AMSTERDAM (AP) — French President Emmanuel Macron commented on his printed remarks on China and Taiwan that raised questions after he visited Beijing final week, insisting Wednesday that his views haven’t modified.
“The place of France and the Europeans on Taiwan is identical. We’re for the established order, and this coverage is fixed,” Macron informed reporters in Amsterdam close to the top of a two-day state go to to the Netherlands. “It hasn’t modified. It’s the coverage of 1 China and the peaceable settlement of the query.”
He was referring to remarks printed Sunday from an interview with French newspaper Les Echos and Politico Europe. The remarks elicited doubts about whether or not Macron’s views had been according to the European Union’s place on Taiwan’s standing. Beijing claims that the island is a Chinese language territory that have to be introduced beneath its management, by drive if essential.
“The query we have to reply, as Europeans, is the next: is it in our curiosity to speed up (a disaster) on Taiwan? No,” Macron was quoted as saying within the interview. “The worst factor could be to assume that we Europeans should grow to be followers on this subject and take our cue from the U.S. agenda and a Chinese language overreaction.”
Macron stated he spoke to U.S. President Joe Biden earlier than he traveled to China. A string of international politicians have visited Taiwan in current months, together with then-U.S. Home Speaker Nancy Pelosi and quite a few politicians from the EU.
The French chief addressed different subjects throughout his journey to the Netherlands. Earlier Wednesday, Macron stated that protests in France and the Netherlands had been a social worth that needs to be paid as governments within the two nations push forward with reforms.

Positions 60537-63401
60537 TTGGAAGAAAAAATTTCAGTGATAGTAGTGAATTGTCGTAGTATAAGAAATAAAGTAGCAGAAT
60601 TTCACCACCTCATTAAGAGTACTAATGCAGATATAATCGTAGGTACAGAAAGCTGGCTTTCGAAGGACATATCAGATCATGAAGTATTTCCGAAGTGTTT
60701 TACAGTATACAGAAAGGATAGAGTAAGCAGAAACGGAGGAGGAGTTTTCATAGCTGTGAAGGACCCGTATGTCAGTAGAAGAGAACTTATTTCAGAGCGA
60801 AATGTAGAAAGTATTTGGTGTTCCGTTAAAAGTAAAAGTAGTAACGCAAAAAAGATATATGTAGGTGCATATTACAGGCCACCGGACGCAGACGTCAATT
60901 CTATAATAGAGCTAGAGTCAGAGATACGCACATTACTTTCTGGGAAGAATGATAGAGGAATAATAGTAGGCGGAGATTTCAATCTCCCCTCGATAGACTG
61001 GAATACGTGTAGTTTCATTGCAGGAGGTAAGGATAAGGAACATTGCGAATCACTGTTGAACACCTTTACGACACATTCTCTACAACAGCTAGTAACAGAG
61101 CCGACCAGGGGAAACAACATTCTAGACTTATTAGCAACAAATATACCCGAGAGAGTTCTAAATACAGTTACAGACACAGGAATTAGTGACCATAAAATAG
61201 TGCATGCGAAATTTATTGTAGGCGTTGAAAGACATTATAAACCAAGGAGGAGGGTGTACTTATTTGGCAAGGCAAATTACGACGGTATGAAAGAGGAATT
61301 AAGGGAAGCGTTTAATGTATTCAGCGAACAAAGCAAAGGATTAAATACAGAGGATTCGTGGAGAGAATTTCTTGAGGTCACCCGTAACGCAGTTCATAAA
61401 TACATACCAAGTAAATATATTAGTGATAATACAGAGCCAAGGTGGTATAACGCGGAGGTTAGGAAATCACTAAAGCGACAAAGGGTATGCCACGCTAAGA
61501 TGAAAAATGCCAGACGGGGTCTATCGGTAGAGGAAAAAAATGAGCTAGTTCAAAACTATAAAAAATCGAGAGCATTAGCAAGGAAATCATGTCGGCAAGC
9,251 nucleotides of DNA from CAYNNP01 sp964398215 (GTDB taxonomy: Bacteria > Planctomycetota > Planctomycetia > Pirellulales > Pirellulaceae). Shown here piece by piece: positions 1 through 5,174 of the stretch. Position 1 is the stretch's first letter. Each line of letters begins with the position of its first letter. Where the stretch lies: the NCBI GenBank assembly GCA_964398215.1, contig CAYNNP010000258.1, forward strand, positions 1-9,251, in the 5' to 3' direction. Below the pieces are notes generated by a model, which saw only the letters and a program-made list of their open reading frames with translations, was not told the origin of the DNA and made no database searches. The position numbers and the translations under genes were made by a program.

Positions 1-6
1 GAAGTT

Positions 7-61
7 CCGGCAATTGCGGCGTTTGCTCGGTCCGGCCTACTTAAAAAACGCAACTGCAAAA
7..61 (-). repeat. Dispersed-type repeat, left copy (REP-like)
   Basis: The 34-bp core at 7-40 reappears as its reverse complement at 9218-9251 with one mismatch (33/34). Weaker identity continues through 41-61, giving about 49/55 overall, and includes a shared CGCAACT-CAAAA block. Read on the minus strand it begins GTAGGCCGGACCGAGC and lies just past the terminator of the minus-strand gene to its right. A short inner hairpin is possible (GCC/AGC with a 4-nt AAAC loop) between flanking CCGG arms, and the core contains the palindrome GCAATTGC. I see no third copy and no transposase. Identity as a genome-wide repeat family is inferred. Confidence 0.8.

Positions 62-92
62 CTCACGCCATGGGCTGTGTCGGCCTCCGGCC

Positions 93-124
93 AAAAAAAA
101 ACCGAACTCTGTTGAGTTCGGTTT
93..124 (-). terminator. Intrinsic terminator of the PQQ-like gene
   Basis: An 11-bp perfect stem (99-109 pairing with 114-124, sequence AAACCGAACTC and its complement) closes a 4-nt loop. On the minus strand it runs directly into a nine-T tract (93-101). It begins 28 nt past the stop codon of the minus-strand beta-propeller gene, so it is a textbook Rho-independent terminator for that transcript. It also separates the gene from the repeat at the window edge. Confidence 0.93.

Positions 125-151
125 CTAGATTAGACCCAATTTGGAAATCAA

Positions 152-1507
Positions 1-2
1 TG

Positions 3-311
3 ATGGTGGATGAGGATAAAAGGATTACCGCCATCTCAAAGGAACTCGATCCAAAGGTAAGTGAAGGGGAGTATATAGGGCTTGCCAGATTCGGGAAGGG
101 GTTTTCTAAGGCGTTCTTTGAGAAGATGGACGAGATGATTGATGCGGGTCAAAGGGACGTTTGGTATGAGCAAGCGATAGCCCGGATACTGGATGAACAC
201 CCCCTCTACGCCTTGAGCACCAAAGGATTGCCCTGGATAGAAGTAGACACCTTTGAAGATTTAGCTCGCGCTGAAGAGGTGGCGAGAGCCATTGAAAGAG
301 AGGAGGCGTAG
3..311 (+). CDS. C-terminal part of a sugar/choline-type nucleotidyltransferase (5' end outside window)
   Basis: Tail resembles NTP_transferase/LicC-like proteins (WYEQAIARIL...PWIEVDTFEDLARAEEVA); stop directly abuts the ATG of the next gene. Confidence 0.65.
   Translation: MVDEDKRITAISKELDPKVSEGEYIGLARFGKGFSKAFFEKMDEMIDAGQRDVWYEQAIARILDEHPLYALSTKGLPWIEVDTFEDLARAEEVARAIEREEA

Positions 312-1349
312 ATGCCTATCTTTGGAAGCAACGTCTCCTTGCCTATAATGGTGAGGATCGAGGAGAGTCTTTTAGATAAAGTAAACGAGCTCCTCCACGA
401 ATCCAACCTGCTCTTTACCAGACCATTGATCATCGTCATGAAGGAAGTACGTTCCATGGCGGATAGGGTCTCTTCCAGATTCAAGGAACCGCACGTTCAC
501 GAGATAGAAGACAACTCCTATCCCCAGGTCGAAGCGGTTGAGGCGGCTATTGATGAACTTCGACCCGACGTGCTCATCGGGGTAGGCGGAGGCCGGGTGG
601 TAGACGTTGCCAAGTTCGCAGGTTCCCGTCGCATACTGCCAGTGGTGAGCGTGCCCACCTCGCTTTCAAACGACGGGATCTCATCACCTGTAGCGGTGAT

“We should generally settle for controversy,” Macron stated. “We should attempt to construct a path for the long run.”
He was talking to members of the French group in Amsterdam, on the second day of a state go to that has been dogged by small protests towards his deeply unpopular pension reform, which can increase the retirement age from 62 to 64.
The reforms have sparked large and generally violent protests in France. Within the Netherlands, farmers and their supporters protested for months about plans to rein in emissions of nitrogen oxide. At occasions final 12 months, Dutch farmers used tractors to blockade grocery store warehouses, torched bales of hay alongside roads and dumped rubbish together with manure and asbestos on highways.
A populist, pro-farmer political social gathering made main features in current provincial elections within the Netherlands.
“Typically in France we expect that we’re the one nation the place there are protests,” Macron stated in his speech in Amsterdam. “You who dwell right here know very properly that there’s additionally a robust, profound protest motion right here.”
Earlier within the day, police tackled and detained a protester who ran, shouting, towards Macron as he arrived at a College of Amsterdam science campus.
It was the second straight day that protesters focused Macron. On Tuesday, demonstrators shouted and held up banners firstly of a speech in The Hague.
Dutch Prime Minister Mark Rutte stated that free speech is a crucial proper however he regretted the protests.
“We’re hosts, so that you don’t need that,” he stated, standing alongside Macron on the Amsterdam Mayor’s official residence.
Earlier, French and Dutch ministers signed an settlement to strengthen cooperation in strikes to develop digital expertise and make the nations’ industrial sectors extra sustainable.
The Pact for Innovation and Sustainable Development goals to advertise partnerships in areas together with “semiconductors, quantum, vital uncooked supplies, sustainable mobility and vitality infrastructure,” the Dutch authorities stated in a press release.
Macron was wrapping up his two-day state go to with talks between the 2 nations’ authorities ministers and a go to to a sell-out exhibition of work by Dutch grasp Johannes Vermeer at Amsterdam’s Rijksmuseum.
Related Press writers Sylvie Corbet and Elaine Ganley in Paris contributed.